In memoriam: Fitness pioneer, Nautilus inventor Arthur Jones dies at 80

Arthur Jones, whose invention of Nautilus selectorized-type exercise equipment offered a more targeted approach to strength training, opening up the concept to non-body builders and changed the idea of a strength workout, died Aug. 28 of natural causes at his home. He was 80.
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Arthur Jones, whose invention of Nautilus selectorized-type exercise equipment offered a more targeted approach to strength training, opening up the concept to non-body builders and changed the idea of a strength workout, died Aug. 28 of natural causes at his home. He was 80.

Jones was born in Arkansas in 1927 and grew up in Seminole, Okla. He had a successful career as a pilot, before his enthusiasm for physical fitness led him to develop the Nautilus exercise machine system in 1970. The equipment was the first to utilize the principle of variable resistance to develop muscles and build strength.

The invention is credited with pioneering the physical fitness movement, taking it out of the locker room and into health clubs, hotels and office buildings. The equipment became so ubiquitous that President Ronald Reagan reportedly used it during rehabilitation following his 1981 gunshot wound.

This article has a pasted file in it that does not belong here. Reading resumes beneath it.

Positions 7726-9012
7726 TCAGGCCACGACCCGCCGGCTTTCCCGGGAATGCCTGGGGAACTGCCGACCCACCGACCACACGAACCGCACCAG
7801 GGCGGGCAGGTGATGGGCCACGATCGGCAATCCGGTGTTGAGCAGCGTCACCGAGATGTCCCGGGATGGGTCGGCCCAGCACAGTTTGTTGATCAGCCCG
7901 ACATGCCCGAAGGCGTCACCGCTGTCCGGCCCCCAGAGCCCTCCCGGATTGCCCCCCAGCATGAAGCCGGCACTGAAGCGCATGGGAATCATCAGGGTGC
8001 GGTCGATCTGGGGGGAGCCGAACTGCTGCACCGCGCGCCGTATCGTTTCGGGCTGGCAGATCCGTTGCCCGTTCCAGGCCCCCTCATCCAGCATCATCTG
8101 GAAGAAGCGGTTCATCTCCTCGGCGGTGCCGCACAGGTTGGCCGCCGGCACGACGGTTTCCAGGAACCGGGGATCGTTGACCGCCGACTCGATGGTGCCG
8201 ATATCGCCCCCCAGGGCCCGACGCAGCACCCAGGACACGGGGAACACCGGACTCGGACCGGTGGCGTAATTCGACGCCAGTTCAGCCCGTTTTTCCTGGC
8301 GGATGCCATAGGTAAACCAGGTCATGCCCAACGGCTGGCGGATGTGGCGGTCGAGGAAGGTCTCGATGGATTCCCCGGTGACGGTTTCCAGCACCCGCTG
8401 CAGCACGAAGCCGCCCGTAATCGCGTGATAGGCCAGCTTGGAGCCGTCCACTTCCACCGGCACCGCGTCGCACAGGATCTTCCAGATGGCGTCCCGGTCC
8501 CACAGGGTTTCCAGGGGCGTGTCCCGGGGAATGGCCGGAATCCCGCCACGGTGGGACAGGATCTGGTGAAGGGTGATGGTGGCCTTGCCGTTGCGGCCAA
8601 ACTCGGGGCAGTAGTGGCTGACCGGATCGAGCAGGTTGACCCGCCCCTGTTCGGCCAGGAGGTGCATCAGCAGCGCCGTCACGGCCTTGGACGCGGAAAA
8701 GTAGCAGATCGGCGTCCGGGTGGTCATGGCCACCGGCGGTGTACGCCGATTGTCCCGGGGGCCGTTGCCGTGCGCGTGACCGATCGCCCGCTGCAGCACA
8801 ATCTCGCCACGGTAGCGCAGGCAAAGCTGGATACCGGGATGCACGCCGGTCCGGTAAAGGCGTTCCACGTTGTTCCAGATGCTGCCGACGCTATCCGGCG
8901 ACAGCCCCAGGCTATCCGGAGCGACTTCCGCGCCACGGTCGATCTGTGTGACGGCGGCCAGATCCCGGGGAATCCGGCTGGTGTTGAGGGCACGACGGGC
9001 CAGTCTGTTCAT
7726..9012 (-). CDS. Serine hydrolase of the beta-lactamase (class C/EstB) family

"Arthur Jones was the founder of modern-day exercise," Greg Webb, a Nautilus vice president of product development, said in a statement. "He had an incredible ability to create the interface between man and machine by incorporating biomechanics into exercise equipment."

His success placed Jones on the Forbes magazine list of The 400 Richest Americans. In 1986, he sold his interest in the company and brand.

News reports say Jones was a colorful figure in Central Florida in the 1980s. He developed a compound that is now the Jumbolair Aviation Estate near Ocala where he imported baby elephants from Zimbabwe, flying them there personally on a Boeing 707. Other exotic animals such as a gorilla and alligators, crocodiles and rattlesnakes ran free on the grounds.

He also embarked on a second endeavor in the exercise field with MedX, a company that developed rehabilitation equipment for people with spinal cord injuries and back pain. He sold that company in 1996. Said Jim Flanagan, MedX's vice president of sales, who worked with Jones there from 1971 to 1996, in a company statement: "I hope that Arthur Jones' contributions in the fields of fitness, sports medicine, exercise physiology and orthopedic rehabilitation will be recognized and appreciated."

Said Jones' son, William Edgar Jones, in an Associated Press article, "He should be remembered as a man of extreme intelligence, extreme independence and probably one of the most unrecognized and unawarded inventors that ever existed.”

Besides his son, Jones is survived by two daughters.

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